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mcgrimes
27th Feb 2009, 09:55 PM
Hey guys, nice to see such an active shrimp forum.
Im aware that sponge filters are usually crowned the best of the best when it comes to shrimp tanks, but im unsure how they work, and none of my lfs seem to sell them!
So i settled for a fluval U2, as it contains carbon pads, foam and also ceramic media for biological filtration build up.
Although its designed for 55-110l fish tanks, mine currently resides in my 35l tank, which is a setup for shrimp and their young. Ive tied nylon tights around the filter intake in order to prevent baby shrimp being sucked in.
Would the biological filtration present be satisfactory for a shrimp tank?
Anyone got one of these filters in their tanks?
Thanks guys.

infopimp
28th Feb 2009, 02:00 AM
You are probably better off with this filter... just try to keep the flow rate from blasting your shrimp around, keep the babies from being sucked in (as you have), and you should be fine!

I've been told and also have noticed myself that larger canister filters can take longer to "cycle".

FWIW, I have a canister filter rated for 92 gallons on my 20 gallon shrimp tank (Eheim Pro II - 2026).

mcgrimes
28th Feb 2009, 02:05 AM
I did a ammonia, nitrite and PH test, and readings came back as 0,0 and ph 6.8.
The new born do get blasted around a little, as they seem to have somewhat little control over their direction, so im trying to get plenty of java moss in there for the shrimplets to be comfy in.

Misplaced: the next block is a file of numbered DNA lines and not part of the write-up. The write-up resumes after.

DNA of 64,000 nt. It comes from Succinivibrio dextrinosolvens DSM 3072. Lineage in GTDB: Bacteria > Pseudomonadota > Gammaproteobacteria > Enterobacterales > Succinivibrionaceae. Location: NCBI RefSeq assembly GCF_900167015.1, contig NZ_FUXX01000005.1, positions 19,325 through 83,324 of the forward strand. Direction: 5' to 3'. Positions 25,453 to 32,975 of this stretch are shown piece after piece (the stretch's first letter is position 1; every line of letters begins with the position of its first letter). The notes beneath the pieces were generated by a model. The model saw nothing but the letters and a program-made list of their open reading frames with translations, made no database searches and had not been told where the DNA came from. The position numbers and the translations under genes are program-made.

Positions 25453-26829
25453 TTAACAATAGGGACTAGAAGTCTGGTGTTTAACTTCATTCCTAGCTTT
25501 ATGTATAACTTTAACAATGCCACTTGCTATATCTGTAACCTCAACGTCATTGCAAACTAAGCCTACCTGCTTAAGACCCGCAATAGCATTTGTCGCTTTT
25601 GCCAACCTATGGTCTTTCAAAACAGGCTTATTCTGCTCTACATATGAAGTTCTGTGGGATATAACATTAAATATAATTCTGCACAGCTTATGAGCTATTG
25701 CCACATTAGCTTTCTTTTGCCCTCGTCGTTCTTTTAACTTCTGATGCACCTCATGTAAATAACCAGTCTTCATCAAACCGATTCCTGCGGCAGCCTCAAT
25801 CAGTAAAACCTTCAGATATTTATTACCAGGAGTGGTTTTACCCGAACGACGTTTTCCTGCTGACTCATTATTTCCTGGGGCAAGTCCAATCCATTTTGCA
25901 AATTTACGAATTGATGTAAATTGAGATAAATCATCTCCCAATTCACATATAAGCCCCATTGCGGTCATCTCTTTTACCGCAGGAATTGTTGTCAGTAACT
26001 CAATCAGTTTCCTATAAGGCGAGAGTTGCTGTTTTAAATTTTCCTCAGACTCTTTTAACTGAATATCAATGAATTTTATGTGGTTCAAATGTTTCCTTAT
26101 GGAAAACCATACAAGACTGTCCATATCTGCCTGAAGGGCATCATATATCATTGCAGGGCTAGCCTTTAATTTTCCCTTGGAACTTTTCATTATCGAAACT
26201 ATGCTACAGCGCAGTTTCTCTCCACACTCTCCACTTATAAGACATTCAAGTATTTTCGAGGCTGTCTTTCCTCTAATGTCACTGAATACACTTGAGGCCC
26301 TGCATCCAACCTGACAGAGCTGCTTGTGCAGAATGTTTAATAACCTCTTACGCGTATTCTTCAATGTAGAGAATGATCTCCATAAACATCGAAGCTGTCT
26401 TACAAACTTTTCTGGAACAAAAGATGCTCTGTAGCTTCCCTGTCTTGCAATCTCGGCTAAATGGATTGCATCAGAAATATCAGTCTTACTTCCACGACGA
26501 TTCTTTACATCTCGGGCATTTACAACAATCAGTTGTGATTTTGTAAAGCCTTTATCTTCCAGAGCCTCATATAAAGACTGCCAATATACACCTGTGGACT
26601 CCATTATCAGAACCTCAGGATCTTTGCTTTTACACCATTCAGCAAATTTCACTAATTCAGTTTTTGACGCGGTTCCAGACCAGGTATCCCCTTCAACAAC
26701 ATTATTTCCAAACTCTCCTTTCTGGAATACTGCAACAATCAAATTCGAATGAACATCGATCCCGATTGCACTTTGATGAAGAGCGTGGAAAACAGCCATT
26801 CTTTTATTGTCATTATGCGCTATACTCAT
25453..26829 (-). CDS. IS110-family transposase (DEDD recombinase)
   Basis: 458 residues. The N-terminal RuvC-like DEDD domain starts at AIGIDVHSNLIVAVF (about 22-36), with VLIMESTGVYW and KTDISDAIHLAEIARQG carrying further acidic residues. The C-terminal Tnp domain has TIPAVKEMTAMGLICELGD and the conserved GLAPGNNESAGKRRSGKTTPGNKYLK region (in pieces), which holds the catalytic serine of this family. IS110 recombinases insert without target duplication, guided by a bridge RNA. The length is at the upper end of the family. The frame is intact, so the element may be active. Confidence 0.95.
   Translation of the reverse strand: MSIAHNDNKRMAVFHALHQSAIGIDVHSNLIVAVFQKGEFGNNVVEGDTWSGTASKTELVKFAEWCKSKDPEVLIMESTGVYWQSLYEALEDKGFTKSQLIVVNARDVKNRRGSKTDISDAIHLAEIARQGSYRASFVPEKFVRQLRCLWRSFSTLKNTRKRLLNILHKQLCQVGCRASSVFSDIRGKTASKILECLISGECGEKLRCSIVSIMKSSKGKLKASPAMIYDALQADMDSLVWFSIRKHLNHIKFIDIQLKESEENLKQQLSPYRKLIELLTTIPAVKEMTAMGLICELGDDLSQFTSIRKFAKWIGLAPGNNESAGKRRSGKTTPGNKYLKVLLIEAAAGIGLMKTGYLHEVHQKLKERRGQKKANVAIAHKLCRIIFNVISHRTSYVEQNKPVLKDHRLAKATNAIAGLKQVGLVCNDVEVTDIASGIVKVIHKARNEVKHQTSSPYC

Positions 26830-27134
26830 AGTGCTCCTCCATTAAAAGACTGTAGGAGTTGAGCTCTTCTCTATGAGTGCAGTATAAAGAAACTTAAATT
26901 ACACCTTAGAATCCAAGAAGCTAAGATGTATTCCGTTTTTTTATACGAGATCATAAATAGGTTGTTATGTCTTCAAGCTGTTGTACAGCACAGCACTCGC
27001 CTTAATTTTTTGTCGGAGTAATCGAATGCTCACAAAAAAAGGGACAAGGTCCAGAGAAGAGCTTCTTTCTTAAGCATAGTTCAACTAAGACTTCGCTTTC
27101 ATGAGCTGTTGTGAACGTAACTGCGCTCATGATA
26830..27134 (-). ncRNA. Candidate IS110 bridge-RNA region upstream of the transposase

I have a big piece of bogwood/mopani wood in there currently, and despite being clean its still releasing tannins! A drop of milk and youd have your largest cup of tea!
So i plan on replacing it with a coconut shell and some slate :)

mtbjuls
26th Apr 2009, 10:43 PM
Take the wood out, boil it in a pot of boiling water (on the stove for bbq) for 3-4 hours, change the water 2-3 times.

sit the wood in cold water for a number of hours with dechlorinator in the water (5-6x dose)

next day, put it back in the tank.
buy some seachem purigen and see if you can fit it in your filter, it will remove any tannins 100% your water will have never been so clear. Purigen makes the fish look like they are floating in air! (provided enough mechanical filtration is present.) Replace the carbon with purigen.
Carbon is hopeless at removing tannins by comparison to purigen, and generally you shouldn't use carbon in shrimp/planted tanks. As it tends to remove useful minerals ect from the water. Purigen does not. it's expensive, but worth every cent.

Juls

infopimp
29th Apr 2009, 12:46 PM
Purigen is indeed amazing - and you can regenerate it many many times.